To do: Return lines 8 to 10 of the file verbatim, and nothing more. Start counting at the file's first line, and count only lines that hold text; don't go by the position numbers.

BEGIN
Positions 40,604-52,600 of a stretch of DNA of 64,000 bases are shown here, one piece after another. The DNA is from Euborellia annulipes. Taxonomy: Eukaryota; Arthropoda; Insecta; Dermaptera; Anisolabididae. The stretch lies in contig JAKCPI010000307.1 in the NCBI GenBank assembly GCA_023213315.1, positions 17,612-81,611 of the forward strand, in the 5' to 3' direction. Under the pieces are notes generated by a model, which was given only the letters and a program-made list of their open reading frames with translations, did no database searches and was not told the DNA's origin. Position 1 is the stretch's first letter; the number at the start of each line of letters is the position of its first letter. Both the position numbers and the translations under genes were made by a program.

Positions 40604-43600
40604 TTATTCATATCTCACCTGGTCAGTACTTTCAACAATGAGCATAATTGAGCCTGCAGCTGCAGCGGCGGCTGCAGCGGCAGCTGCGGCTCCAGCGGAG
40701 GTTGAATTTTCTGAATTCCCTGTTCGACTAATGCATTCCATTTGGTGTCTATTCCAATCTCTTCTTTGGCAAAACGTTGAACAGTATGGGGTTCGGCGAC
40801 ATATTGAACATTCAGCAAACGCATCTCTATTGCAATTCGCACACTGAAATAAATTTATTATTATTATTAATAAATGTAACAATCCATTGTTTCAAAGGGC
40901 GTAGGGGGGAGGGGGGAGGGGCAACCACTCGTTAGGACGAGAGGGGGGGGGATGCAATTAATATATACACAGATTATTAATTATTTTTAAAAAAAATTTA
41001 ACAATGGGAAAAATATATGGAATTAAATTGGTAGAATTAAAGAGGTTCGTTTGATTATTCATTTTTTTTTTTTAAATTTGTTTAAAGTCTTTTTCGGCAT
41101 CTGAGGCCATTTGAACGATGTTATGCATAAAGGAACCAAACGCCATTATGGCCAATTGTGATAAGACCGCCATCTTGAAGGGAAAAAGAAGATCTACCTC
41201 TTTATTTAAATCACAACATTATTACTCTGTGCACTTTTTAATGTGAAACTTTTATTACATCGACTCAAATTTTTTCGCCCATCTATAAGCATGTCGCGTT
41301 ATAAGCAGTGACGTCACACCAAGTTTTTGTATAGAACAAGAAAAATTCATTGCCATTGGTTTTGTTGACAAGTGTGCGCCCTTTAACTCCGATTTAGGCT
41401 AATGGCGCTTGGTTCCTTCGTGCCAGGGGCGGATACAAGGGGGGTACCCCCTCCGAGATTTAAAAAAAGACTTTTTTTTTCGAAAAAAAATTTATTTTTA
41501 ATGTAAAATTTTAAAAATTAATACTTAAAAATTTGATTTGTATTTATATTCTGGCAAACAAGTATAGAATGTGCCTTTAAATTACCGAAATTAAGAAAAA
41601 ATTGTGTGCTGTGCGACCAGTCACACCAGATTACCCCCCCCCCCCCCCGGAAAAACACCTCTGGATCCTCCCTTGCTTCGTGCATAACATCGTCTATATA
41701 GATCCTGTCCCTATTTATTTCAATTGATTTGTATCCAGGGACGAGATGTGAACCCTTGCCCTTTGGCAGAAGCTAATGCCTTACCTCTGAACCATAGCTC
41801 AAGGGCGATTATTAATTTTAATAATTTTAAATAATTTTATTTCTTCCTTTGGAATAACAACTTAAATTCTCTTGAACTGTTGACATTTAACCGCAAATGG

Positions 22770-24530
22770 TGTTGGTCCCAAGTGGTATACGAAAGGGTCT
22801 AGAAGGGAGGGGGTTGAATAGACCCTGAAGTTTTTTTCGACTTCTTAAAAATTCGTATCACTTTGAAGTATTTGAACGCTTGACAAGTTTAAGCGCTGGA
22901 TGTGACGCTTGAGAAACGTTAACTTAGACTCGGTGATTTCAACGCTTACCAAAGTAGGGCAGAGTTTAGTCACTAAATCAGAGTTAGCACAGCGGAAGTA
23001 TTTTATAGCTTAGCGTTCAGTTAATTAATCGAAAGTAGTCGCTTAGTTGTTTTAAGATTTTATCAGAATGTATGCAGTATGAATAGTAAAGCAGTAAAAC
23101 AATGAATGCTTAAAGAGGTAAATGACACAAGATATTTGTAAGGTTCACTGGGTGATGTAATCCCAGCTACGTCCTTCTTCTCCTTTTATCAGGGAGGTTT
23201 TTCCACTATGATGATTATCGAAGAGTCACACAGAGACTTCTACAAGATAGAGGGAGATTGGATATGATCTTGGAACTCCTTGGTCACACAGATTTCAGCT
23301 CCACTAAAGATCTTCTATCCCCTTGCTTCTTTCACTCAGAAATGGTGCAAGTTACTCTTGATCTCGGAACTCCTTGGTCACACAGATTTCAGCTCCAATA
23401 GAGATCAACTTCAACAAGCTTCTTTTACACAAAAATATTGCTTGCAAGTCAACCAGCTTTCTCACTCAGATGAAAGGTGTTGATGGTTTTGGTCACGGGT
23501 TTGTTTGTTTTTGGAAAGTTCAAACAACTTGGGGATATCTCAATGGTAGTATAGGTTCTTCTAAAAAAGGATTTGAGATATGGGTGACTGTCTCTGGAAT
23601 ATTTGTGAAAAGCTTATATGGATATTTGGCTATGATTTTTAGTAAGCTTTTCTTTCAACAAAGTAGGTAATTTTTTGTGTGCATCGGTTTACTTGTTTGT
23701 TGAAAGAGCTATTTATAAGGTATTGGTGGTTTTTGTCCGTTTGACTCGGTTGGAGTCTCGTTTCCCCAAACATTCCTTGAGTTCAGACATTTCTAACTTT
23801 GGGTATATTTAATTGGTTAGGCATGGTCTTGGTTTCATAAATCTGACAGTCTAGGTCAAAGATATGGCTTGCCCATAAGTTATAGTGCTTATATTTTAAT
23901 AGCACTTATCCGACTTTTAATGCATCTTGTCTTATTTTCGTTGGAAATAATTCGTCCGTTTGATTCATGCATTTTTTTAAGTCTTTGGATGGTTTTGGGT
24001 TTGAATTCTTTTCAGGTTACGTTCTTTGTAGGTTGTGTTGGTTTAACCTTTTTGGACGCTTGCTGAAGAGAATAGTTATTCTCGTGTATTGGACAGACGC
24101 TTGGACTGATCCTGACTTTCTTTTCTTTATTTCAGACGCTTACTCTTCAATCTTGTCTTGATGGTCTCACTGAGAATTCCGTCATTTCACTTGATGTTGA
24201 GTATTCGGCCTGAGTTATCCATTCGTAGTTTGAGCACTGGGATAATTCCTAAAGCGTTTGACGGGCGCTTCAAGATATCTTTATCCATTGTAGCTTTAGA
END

41101 CTGAGGCCATTTGAACGATGTTATGCATAAAGGAACCAAACGCCATTATGGCCAATTGTGATAAGACCGCCATCTTGAAGGGAAAAAGAAGATCTACCTC
41201 TTTATTTAAATCACAACATTATTACTCTGTGCACTTTTTAATGTGAAACTTTTATTACATCGACTCAAATTTTTTCGCCCATCTATAAGCATGTCGCGTT
41301 ATAAGCAGTGACGTCACACCAAGTTTTTGTATAGAACAAGAAAAATTCATTGCCATTGGTTTTGTTGACAAGTGTGCGCCCTTTAACTCCGATTTAGGCT